The Perfect Susan B. Anthony Quote That The Religious Right Would Really, Really Hate | MoveOn.Org


The Perfect Susan B. Anthony Quote That The Religious Right Would Really, Really Hate | MoveOn.Org.

If you were to read some of my blogs over the past few months you would find this quote perfectly understandable.  ‘God’ in whatever guise you might find is always a personification of what people think is ‘good’ about their society.  All other values or means not sanctioned as good by social leaders are considered satanic, demonic, evil.*  Ernest Becker, in Escape From Evil elucidates clearly the reason why we bifurcate society in this way, a process that started millenia ago.  We are so dependent on our societies for our lives, our sustenance, our culture that we naturally deify them.  Those who might threaten our societies from within or without are evil and must be destroyed or at least ignored, ostracized or shunned.  The closer one gets to the core of social values, the closer one feels to ‘God.’  It’s all just illusion, of course.  A big lie.  But comforting.

In a society characterized by the accumulation of monetary value, those who have been most successful in this venture are the high priests (think Goldman Sachs) and are virtually untouchable, even when caught doing immense damage to the ‘rest of us.’ It’s not about the ‘rest of us.’  It’s about their interests and how they coincide with the perpetuation of capital accumulation.  That’s the message of this quote.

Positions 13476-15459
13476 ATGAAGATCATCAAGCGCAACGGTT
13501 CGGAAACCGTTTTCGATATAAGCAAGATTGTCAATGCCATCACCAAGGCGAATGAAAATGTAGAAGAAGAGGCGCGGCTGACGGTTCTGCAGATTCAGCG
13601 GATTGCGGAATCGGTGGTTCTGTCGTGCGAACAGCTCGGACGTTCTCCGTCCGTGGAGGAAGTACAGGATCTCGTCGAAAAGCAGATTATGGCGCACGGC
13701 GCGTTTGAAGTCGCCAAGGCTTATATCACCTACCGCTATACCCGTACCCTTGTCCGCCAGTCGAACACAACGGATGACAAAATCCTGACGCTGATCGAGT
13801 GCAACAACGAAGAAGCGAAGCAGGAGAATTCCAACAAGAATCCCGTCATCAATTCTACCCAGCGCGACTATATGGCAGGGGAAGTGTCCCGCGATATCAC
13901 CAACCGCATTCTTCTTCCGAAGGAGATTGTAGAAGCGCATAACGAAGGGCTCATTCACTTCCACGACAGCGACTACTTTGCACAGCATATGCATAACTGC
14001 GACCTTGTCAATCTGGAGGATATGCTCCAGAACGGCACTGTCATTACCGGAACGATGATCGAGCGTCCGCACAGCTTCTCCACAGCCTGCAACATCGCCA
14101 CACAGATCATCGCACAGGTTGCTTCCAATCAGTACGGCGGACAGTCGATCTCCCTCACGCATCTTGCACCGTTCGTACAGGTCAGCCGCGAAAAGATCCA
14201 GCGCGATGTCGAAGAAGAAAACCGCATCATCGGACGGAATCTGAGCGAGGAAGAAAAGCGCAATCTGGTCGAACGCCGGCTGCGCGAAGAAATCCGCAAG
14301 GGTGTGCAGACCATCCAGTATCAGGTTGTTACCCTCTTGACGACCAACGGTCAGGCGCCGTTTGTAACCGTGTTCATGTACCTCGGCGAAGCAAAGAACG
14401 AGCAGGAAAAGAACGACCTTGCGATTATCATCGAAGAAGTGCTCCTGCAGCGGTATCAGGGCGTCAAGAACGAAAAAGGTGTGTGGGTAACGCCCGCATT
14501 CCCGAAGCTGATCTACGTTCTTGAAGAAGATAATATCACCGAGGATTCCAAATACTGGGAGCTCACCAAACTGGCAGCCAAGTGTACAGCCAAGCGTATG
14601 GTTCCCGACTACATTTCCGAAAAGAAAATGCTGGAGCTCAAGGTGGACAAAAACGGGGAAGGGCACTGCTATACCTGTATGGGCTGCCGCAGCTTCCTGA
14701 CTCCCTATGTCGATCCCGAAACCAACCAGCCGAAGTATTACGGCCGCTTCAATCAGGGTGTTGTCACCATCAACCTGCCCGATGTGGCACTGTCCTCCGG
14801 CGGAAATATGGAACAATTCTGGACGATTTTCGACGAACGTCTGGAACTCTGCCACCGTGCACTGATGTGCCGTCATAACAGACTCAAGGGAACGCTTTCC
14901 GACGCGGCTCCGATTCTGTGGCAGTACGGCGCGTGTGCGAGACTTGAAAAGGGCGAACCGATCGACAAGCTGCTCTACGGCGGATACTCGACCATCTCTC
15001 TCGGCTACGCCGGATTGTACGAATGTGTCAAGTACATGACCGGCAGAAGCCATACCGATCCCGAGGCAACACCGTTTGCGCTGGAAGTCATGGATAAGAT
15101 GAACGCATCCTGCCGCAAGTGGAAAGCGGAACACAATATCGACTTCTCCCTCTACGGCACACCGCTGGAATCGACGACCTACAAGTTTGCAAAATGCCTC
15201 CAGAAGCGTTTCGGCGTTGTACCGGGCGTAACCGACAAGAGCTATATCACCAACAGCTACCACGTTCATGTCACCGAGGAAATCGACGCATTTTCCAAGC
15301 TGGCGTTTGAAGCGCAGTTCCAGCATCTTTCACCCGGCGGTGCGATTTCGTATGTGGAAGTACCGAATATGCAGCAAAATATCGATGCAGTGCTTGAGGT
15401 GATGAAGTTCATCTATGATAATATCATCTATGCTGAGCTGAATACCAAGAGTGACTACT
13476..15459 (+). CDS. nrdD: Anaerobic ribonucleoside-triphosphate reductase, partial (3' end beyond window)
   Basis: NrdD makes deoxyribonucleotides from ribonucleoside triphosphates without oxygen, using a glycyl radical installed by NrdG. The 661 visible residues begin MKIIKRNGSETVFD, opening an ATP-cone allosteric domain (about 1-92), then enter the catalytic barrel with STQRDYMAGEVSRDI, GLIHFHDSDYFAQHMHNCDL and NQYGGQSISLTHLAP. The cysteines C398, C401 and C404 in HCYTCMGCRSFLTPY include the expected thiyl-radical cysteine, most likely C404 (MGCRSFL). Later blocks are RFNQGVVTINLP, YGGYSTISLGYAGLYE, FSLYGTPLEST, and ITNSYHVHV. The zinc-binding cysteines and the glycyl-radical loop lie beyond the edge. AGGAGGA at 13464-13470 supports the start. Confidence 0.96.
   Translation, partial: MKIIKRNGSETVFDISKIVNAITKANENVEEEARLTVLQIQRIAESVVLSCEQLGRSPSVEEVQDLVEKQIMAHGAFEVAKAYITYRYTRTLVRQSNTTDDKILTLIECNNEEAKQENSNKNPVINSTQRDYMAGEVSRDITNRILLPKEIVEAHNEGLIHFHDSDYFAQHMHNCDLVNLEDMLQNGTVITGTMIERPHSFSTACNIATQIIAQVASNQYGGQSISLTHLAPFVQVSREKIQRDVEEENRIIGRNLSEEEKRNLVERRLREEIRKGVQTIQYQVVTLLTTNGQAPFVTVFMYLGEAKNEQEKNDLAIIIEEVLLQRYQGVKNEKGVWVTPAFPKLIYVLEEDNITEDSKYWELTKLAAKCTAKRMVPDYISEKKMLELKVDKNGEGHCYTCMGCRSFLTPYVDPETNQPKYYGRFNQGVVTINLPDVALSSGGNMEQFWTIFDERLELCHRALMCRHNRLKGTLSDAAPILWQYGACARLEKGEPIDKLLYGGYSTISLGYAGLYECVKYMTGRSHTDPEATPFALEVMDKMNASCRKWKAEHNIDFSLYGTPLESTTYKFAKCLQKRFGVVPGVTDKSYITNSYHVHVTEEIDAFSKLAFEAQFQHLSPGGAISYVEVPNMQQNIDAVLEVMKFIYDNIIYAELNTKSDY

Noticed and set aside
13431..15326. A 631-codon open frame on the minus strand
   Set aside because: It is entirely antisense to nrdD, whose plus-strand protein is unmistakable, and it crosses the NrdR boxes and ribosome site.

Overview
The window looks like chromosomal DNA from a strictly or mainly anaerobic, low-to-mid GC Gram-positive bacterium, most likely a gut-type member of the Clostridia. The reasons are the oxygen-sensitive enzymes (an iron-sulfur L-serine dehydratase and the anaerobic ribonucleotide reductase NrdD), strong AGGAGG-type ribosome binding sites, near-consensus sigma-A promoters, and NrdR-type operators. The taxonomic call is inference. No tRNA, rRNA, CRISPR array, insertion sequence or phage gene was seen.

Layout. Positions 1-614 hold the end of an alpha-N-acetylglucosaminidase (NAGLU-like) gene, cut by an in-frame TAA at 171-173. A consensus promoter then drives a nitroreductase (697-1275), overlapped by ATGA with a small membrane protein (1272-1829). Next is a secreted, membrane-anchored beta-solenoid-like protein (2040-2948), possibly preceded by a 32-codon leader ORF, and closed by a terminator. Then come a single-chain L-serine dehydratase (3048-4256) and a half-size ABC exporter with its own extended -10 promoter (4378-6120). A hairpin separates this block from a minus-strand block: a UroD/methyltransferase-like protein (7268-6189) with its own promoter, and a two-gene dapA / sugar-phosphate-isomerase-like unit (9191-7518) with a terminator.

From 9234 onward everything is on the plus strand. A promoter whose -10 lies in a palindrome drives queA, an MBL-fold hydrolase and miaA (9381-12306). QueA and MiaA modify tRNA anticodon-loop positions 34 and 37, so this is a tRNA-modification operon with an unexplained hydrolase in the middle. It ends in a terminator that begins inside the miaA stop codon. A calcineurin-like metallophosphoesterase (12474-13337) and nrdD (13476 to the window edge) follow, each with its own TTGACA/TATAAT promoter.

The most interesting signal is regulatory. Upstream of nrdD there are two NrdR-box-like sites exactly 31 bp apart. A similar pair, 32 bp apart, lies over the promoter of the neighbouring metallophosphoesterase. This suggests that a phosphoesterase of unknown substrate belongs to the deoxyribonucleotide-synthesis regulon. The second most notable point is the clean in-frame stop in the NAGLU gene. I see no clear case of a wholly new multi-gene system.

* This can be as simple as a married woman who looks the way of a handsome man as they pass on the street thus offending the husband’s notion of how a good married woman should behave (look straight ahead, acknowledge no one) and as complicated as a whole society’s condemnation of homosexuality or of the poor who are considered no better than the walking dead.  It refers to a violation of expectations of ‘proper’ conduct.

2 thoughts on “The Perfect Susan B. Anthony Quote That The Religious Right Would Really, Really Hate | MoveOn.Org

  1. Roger, I remember very clearly sitting in church in Sointula listening to a man (who I didn’t want as our pastor the moment I met him. He had a “dead fish” handshake, LOL.) I just knew he was not going to be a good leader. I was very, very angry one Sunday morning when he spoke of “them out there” as being “evil” and “us in here” being “good.” (For me, becoming a Christian was not anything to do with fear of death.)

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